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Artful moves
Itís about more than Shakespeare, dance, or architecture


JUST DAYS AFTER the Boston Foundation launched a task force to foster innovation and promote collaboration among local arts groups and institutions, the Wang Center for the Performing Arts and the Commonwealth Shakespeare Company walked out onto center stage and announced that they were combining operations. (See " The Wang and the Commonwealth Team Up " )

In many ways, the move is the natural next step for both institutions. For the last two years, the well-established Wang has been a partner with the grassroots Commonwealth Shakespeare, providing principal underwriting and in-kind services. Now Commonwealth will share office space at the Wang, which will also provide administrative overhead.

Commonwealth artistic director Steven Maler will retain creative control of the company, which is best known for its free summer performances on the Common, but will be able to avail himself of the marketing and strategic expertise that Wang chief Josiah Spaulding has developed at the Center.

Perhaps the most exciting aspect of all this is the prospect that at some future date, Bostonians may be able to enjoy not only Shakespeare under the stars, but also indoor winter performances at the Wang-controlled Shubert Theatre staged by a resident, not-for-profit company. If any duo could pull off such a feat, Maler and Spaulding are it.

In terms of dollars and cents, the Wang has upped its commitment considerably, expecting to provide in excess of $1.5 million over the next three years. Thatís a bold move in an era of reduced personal, corporate, and governmental giving. The Wang board of directors deserves the publicís hearty applause for thinking big when so many others are talking small. So, too, does the Commonwealthís board, which has displayed a welcome sense of adventurous initiative.

The marriage of the Wang and the Commonwealth may be evolutionary, but it has potential revolutionary implications if other groups take their cue and follow their lead. Pooling resources and expertise to reduce necessary administrative costs could allow arts groups to help maximize the funds they need to survive these tough times ó as well as to grow in the future. It is not a cure-all, but itís a plan.

THIS SATURDAY, almost 300 third-graders from the Boston Public Schools, accompanied by parents or another adult, will attend a matinee performance of the Boston Balletís production of La Fille Mal Gardée ( " the badly guarded daughter " ) as part of the Balletís citywide outreach program, City Dance.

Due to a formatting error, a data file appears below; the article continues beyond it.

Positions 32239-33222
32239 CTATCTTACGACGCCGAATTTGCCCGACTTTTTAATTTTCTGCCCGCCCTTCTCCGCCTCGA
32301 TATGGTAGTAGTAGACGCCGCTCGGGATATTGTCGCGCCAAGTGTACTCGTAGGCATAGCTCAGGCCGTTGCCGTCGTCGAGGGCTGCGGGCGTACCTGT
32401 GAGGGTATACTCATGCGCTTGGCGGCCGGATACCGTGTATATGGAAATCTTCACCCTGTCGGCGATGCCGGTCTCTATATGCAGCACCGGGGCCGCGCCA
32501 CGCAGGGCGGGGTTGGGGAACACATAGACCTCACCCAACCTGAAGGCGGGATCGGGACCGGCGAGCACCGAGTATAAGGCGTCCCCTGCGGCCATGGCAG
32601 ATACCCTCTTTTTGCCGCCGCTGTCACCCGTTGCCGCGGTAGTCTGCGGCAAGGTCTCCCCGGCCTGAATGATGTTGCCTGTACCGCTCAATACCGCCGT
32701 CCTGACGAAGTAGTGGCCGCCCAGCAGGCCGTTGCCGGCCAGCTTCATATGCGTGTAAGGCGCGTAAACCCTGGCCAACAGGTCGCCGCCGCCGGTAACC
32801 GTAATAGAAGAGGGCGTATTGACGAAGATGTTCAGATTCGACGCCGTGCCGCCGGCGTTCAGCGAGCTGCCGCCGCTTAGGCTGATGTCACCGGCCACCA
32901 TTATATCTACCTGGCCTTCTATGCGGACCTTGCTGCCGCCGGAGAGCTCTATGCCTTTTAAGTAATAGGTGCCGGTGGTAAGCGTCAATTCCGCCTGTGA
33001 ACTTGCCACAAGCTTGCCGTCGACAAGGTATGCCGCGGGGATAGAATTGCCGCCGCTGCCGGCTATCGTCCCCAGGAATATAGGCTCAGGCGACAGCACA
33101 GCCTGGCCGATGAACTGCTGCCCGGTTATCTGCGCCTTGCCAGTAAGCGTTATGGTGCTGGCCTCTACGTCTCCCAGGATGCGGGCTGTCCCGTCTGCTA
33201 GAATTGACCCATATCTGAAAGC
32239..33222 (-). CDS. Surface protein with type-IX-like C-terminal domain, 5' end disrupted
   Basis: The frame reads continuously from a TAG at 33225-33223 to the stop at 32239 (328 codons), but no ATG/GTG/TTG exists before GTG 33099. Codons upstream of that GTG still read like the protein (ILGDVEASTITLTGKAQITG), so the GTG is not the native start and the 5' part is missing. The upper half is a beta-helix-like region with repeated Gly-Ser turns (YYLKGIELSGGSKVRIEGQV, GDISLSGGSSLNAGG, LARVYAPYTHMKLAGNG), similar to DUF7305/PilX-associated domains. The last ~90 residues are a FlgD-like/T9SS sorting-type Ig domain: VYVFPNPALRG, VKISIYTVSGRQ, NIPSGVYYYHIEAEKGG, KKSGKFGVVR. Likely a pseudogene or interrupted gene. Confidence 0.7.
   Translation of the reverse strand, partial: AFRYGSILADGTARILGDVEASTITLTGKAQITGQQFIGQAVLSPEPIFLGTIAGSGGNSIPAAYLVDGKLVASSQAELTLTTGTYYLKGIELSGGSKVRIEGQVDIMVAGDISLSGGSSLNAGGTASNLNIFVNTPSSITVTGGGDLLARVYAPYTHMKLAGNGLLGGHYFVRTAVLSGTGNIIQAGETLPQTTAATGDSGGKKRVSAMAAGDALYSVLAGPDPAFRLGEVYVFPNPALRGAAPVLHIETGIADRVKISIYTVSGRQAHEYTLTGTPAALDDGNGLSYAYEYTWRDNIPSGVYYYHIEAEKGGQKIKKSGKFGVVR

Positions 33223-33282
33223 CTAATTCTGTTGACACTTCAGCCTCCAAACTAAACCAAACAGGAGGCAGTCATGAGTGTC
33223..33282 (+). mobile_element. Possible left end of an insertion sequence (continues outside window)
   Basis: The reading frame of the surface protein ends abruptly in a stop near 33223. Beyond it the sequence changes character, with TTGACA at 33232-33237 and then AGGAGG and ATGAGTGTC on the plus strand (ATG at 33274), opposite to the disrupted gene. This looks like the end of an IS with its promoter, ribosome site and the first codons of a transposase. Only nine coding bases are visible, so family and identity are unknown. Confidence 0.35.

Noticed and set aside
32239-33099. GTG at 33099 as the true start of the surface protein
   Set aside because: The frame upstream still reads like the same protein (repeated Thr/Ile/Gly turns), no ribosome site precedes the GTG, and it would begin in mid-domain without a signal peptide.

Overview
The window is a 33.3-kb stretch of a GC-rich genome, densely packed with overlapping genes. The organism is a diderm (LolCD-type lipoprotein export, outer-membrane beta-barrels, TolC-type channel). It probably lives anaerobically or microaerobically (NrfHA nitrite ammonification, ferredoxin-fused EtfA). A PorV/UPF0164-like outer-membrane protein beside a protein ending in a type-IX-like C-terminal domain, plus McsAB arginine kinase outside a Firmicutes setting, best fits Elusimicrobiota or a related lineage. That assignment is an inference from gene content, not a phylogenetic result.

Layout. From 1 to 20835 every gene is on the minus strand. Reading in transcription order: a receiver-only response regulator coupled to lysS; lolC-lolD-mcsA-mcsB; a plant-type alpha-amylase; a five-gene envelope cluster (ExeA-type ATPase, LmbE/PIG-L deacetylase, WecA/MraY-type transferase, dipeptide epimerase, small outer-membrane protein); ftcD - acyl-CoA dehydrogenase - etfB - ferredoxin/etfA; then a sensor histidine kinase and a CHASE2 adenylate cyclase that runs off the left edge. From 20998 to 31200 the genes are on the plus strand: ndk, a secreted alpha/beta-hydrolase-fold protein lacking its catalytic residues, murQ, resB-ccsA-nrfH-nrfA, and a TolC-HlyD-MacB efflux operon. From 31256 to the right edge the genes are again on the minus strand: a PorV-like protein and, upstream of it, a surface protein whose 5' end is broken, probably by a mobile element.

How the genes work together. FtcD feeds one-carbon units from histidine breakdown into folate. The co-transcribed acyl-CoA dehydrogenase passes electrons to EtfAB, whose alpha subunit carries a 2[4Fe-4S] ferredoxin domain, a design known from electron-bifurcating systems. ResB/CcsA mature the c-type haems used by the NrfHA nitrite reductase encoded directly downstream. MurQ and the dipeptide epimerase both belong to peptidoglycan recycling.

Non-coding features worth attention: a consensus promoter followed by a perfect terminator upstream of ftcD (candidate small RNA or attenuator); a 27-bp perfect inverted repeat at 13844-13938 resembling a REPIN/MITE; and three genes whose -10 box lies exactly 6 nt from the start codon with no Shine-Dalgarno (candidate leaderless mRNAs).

City Dance is about more than a pleasant and free ó at least for the kids and their families ó afternoon of entertainment and enrichment. Itís part of a structured 10-week course that brings children to the Balletís South End studios for actual dance lessons and enrichment by company members and outside specialists in a range of ethnic and modern forms.

Corporations wisely foot the bill (in the case of City Dance, Verizon). At a time when the Ballet, like so many other creative organizations, is under the gun, it is testimony to the organizational commitment of the Balletís corporate underwriters, board, staff, patrons, and dancers that programs such as City Dance continue.

The Balletís sense of public spirit is shared by almost every arts group ó major or minor ó in the city. The Wang, the Commonwealth Shakespeare Company, the Symphony, the Museum of Fine Arts, the Lyric Opera, the Museum of Science, and the Aquarium, to name just some of the most obvious examples, all have similar programs. Amid all the welcome but often generalized talk about what the arts contribute to this community, here is a worthy and concrete example. City Hall and the State House should take note.

BOSTONíS CITYSCAPE ó with works by Bulfinch (the State House), Richardson (Trinity Church), and McKim (the Boston Public Library) ó is as much a cultural jewel as any masterpiece hanging in our art museums. So it is a welcome and historic occasion when a building of equal distinction is planned. And thatís just what the Institute of Contemporary Art (ICA) did last year when it announced its intention to build its new home on donated land on Bostonís waterfront.

While the formidable task of funding the structure is still at issue, the architectsí plans and models showing the stages of development for the starkly elegant new building ó the first museum to be built in town from scratch in more than 100 years ó are now on display through April 27 at the ICAís Back Bay location.

" Building a Vision: Diller + Scofidio in Boston " shows in very real terms what a magnificent addition the building will be to the Waterfront and the city. It promises to be a world-class building, worthy of mention in the same breath as I.M. Peiís shimmering Hancock Tower and Machado and Silvettiís smaller and more textured Allston Public Library.

Arts groups are in a position to present great work, but rarely is one in a position to create great work. That is the potential here. See for yourself. Visit the ICA's Web site at www.icaboston.org or, better yet, go in person. (For more information, check our museums listings)

What do you think? Send an e-mail to letters[a]phx.com

Issue Date: February 27 - March 6, 2003
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